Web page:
Medtronic executive calls on U.S. House to change device plant inspections

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Pat Shrader, Medtronic VP of global regulatory affairs spoke on behalf of the Advanced Medical Technology Association in support of a bill that includes risk-based inspections, greater transparency in export certification and standardization of inspections.

Pat Shrader, Medtronic’s vice president for global regulatory affairs, testified (PDF) at a House subcommittee hearing this week, urging Congress to “improve” the inspection of medical device manufacturing facilities.

The FDA inspects device manufacturers to ensure they are complying with regulatory requirements. And when devicemakers fail to meet standards, the agency responds with warning letters, recalls and the like.

But Shrader pointed to “vast discrepancies” in inspections, which result in different facilities—across the same company or for different companies—being held to different standards based on their location.

Speaking before the House Energy & Commerce Health Subcommittee, she said the agency doesn’t usually give devicemakers enough of a heads up.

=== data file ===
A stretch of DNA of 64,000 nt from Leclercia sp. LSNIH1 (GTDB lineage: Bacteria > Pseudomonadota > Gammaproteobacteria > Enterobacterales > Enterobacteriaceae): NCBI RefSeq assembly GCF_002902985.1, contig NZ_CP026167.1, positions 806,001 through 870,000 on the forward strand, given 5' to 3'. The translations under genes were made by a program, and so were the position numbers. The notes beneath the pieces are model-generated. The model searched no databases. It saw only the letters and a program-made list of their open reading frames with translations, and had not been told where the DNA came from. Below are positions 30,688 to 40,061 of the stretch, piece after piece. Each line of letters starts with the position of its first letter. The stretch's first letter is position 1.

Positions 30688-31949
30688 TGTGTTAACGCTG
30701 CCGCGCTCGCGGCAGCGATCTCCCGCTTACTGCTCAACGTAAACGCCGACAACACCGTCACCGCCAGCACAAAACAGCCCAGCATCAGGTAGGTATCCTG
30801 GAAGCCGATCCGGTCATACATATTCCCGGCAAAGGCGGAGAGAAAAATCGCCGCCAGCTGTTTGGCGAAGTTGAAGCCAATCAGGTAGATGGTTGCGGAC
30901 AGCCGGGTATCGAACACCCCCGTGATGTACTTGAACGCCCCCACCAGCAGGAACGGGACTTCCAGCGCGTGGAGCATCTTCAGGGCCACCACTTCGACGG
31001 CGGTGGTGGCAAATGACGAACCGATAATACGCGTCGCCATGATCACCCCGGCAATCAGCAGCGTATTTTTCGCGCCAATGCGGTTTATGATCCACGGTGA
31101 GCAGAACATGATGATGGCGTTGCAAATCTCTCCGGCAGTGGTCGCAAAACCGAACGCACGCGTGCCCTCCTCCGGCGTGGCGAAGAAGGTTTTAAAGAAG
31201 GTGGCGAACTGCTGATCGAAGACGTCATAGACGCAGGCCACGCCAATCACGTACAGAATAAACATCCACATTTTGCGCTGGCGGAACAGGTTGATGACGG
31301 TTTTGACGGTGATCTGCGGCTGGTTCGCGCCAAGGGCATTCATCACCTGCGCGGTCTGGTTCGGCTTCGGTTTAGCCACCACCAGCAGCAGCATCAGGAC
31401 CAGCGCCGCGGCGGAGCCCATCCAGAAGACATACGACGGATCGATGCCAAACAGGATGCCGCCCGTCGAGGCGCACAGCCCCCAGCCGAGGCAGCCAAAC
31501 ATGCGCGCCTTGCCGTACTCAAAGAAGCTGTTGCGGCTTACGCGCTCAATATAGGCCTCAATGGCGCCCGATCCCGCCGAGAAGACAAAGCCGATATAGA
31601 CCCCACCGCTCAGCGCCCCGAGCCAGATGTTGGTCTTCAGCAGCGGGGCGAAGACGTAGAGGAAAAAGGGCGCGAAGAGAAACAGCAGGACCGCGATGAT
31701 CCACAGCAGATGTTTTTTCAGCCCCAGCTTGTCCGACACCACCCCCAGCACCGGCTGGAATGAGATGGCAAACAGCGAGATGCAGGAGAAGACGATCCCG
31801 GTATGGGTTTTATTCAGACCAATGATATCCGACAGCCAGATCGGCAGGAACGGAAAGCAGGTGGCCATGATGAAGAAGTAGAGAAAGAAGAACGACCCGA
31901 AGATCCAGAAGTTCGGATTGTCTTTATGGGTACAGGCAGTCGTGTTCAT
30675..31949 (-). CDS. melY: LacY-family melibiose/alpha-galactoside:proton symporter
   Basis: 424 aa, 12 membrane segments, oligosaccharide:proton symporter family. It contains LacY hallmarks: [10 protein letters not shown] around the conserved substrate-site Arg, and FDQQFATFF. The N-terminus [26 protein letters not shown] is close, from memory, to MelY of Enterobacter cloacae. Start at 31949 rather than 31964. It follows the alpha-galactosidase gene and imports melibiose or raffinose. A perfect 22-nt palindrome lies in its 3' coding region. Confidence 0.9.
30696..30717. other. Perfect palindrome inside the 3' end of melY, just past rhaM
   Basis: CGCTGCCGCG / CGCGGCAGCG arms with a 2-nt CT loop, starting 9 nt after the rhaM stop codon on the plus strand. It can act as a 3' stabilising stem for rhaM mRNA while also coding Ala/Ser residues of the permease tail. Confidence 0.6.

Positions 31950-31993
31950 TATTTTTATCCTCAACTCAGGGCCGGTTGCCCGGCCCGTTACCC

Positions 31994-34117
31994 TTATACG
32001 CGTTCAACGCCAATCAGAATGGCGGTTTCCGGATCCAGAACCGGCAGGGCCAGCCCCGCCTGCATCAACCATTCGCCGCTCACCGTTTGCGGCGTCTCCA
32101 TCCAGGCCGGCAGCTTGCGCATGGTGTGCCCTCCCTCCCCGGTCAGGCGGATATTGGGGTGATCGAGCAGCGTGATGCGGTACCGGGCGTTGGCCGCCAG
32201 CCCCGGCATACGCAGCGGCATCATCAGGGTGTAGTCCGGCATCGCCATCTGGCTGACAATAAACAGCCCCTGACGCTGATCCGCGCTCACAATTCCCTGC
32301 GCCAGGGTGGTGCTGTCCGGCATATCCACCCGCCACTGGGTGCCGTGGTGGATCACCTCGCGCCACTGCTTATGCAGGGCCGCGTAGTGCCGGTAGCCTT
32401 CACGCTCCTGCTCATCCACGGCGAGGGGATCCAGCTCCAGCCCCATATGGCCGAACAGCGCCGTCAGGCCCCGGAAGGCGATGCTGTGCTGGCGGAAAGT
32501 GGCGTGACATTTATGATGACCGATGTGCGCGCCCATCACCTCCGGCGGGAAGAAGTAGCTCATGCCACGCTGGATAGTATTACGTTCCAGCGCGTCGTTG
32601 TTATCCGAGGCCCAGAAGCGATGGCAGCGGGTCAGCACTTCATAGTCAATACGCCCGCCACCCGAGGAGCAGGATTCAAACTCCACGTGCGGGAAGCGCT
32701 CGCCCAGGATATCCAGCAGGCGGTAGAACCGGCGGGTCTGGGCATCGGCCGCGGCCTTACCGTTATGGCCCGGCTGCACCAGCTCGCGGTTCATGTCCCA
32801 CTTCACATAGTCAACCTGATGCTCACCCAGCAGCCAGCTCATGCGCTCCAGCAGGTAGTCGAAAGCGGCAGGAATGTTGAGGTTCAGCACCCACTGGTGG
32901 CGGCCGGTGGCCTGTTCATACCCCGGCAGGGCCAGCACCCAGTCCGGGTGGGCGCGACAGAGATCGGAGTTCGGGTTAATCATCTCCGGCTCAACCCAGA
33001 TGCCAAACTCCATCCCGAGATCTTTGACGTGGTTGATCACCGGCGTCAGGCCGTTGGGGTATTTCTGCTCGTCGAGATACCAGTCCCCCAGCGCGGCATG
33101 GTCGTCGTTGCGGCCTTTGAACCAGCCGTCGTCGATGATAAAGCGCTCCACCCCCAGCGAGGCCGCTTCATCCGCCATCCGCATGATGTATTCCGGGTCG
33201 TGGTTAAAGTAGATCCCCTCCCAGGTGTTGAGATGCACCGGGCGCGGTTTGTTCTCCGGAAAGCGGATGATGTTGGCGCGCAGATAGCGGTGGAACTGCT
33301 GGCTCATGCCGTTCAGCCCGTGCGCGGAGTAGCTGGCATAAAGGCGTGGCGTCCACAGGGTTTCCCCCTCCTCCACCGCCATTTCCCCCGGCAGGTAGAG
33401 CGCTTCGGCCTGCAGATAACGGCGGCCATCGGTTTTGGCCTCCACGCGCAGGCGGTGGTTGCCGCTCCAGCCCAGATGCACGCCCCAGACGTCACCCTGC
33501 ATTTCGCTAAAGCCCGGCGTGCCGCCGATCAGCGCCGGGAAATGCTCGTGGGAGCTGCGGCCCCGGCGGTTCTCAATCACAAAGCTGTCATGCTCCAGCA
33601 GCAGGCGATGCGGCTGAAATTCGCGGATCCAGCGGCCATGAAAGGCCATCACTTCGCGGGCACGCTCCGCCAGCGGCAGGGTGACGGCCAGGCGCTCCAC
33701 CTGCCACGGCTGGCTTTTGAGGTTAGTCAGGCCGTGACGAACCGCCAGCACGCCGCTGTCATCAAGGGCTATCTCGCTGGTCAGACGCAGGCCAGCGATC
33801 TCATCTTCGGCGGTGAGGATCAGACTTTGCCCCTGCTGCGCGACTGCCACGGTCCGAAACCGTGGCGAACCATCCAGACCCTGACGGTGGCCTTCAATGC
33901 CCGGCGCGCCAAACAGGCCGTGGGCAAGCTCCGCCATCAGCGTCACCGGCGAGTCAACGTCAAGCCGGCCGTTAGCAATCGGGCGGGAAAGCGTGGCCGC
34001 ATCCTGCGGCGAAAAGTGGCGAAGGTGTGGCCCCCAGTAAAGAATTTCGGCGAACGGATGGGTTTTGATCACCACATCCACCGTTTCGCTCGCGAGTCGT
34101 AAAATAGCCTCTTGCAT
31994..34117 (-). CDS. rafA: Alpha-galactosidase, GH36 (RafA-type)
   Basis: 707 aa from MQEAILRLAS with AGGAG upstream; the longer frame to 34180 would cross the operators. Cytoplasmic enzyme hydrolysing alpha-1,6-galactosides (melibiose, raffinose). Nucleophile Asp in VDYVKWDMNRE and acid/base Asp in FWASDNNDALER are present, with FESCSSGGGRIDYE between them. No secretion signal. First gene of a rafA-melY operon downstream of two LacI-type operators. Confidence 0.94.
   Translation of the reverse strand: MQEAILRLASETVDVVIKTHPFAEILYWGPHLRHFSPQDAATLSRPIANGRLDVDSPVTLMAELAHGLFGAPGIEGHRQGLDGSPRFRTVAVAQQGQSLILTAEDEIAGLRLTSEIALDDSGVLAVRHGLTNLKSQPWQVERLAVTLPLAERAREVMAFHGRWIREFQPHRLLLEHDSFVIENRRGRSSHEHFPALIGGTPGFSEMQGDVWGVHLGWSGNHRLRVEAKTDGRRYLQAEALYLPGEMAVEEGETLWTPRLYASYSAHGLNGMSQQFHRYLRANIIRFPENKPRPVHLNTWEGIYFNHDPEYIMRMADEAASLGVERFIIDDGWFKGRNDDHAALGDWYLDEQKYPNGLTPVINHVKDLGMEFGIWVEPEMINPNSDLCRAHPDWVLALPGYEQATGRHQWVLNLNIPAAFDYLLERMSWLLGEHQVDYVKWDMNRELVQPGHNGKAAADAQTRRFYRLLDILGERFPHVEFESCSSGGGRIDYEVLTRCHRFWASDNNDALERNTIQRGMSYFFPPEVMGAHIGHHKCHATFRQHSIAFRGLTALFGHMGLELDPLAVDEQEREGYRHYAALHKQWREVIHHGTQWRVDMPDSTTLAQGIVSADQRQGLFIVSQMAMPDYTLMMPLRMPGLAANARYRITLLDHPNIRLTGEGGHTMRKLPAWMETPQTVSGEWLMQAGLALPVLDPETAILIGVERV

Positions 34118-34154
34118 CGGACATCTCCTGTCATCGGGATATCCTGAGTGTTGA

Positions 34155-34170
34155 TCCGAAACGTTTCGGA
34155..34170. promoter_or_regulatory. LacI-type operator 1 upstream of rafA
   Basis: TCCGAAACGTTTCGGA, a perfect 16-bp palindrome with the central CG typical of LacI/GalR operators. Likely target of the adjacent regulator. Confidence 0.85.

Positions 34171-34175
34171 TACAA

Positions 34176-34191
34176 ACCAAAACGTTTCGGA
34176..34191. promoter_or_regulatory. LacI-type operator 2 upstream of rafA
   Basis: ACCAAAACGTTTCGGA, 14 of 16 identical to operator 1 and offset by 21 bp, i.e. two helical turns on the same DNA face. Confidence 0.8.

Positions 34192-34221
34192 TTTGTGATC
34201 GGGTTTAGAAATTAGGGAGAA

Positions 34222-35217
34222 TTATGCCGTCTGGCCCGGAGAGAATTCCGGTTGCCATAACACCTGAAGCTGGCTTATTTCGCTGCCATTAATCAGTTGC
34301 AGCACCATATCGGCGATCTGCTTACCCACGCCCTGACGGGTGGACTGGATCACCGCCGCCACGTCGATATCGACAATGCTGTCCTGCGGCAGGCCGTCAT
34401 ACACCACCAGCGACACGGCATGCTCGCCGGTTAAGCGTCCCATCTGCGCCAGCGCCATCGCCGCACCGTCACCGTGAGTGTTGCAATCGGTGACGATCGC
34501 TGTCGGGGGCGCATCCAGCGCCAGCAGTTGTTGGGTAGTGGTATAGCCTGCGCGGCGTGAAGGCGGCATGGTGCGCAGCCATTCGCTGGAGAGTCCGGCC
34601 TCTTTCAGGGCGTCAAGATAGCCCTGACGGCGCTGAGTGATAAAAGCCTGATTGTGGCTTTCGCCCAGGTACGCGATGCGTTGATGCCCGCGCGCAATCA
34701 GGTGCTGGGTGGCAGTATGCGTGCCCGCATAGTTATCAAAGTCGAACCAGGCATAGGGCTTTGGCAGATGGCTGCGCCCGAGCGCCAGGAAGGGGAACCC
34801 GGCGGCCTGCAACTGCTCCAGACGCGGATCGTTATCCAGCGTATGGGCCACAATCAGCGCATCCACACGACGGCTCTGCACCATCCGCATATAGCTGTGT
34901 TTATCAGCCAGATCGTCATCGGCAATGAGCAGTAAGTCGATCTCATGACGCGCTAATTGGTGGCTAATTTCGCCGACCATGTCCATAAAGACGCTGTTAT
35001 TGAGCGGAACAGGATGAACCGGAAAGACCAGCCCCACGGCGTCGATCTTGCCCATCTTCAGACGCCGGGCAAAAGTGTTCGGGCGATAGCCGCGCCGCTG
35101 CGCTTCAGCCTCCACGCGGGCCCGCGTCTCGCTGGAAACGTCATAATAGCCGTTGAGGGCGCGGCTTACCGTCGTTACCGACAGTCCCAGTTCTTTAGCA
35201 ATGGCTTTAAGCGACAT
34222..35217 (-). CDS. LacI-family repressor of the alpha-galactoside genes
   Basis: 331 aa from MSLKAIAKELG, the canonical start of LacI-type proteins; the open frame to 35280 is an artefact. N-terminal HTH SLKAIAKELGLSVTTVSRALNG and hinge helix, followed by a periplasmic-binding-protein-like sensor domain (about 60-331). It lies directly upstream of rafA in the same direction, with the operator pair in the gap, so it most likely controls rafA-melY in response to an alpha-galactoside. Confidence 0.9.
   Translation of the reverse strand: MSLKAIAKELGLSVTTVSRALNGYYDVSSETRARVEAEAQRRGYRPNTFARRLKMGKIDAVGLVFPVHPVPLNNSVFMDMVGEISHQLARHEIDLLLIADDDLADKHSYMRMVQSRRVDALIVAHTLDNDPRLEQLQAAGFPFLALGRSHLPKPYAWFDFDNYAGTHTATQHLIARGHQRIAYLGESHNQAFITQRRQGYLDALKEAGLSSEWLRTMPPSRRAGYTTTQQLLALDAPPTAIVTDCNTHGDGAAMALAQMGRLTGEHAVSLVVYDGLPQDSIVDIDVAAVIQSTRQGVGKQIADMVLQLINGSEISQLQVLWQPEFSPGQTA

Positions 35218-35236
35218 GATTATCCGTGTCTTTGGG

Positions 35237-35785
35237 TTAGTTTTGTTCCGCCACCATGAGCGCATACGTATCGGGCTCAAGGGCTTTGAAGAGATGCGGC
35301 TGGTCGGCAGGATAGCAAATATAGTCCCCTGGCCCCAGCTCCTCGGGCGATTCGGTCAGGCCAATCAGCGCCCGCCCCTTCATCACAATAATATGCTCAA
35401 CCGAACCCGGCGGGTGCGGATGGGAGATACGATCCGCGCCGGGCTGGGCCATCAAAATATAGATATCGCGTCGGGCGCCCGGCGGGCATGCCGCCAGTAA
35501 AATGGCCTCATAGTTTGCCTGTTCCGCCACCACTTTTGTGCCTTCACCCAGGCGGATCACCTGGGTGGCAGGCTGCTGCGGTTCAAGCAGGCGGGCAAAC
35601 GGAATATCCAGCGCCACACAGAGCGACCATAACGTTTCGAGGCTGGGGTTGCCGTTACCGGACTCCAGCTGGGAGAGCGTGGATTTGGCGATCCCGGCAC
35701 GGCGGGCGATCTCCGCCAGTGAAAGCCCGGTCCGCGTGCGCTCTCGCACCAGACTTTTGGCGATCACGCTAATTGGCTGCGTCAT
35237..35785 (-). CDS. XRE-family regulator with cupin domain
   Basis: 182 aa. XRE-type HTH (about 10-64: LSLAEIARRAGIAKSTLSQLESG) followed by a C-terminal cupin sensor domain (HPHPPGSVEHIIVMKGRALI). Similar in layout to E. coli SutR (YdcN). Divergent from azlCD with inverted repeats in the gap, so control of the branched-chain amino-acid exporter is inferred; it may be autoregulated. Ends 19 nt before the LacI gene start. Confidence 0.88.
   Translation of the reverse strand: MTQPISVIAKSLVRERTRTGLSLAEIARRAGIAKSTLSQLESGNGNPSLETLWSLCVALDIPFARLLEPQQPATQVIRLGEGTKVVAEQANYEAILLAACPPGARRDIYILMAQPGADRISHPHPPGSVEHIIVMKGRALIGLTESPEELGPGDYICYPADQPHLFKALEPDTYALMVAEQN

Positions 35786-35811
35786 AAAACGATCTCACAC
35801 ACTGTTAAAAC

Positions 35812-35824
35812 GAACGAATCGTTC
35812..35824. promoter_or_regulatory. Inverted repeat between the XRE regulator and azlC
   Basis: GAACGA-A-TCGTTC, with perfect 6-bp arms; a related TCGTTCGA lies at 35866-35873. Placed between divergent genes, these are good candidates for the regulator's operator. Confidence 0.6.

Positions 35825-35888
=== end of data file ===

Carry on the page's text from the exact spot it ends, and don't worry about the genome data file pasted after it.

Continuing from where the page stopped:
“This short notice, plus the often erratic schedules of investigators, leads to challenges in assembling the appropriate team members to provide the required documents and materials requested by the FDA,” Shrader explained.

Speaking on behalf of the Advanced Medical Technology Association, Shrader spoke in favor of the bill H.R. 1736, sponsored by Rep. Larry Bucshon, R-Ind., The bill proposes to standardize inspection processes, increase transparency in export certification and encourage risk-based inspections, which would would involve scheduling routine inspections of device manufacturing plants around each company’s history of compliance.

Medtronic has a number of plants that make class III devices—the most serious kind—which have “positive compliance profiles,” but are still inspected several times a year, Shrader said. A risk-based schedule would allow the FDA to allocate its resources toward inspecting facilities that pose more “significant risks to public health," she said.

"Risk-based inspections makes sense to me," said Dr. Michael Carome, medical director of the consumer rights advocacy group Public Citizen, according to the StarTribune. "But I think it is more important that the FDA inspect facilities that make high-risk implantable devices."